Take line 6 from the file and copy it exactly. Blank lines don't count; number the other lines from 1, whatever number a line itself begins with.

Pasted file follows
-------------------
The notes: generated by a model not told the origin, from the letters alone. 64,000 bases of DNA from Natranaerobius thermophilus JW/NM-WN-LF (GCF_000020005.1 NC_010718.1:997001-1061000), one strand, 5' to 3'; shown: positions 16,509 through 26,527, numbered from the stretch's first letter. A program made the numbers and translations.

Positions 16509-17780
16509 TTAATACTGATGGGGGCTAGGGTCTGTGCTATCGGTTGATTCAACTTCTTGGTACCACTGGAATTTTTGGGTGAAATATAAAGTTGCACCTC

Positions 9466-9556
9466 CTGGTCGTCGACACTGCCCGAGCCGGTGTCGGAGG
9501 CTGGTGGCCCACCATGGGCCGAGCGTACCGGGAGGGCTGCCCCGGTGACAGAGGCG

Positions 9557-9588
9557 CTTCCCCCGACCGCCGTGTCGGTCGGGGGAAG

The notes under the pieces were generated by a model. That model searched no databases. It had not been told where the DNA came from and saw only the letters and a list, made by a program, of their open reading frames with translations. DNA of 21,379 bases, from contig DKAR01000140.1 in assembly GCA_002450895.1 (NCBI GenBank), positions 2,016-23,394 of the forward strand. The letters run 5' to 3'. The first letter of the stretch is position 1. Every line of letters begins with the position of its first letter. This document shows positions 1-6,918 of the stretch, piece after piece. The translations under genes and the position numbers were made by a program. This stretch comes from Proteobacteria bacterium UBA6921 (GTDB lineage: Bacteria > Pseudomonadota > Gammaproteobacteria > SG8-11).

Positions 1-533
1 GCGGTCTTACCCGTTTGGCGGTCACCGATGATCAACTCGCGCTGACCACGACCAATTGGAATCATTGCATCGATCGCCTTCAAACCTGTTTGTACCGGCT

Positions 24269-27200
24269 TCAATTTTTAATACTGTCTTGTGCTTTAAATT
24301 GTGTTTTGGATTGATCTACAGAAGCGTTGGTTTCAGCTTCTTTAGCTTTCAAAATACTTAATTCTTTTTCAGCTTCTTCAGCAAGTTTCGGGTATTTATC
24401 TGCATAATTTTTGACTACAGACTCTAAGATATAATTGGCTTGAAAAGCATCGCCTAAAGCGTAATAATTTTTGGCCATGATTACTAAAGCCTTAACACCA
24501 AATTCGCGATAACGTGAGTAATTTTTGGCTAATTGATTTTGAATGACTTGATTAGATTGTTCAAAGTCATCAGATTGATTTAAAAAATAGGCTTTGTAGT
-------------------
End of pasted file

9501 CTGGTGGCCCACCATGGGCCGAGCGTACCGGGAGGGCTGCCCCGGTGACAGAGGCG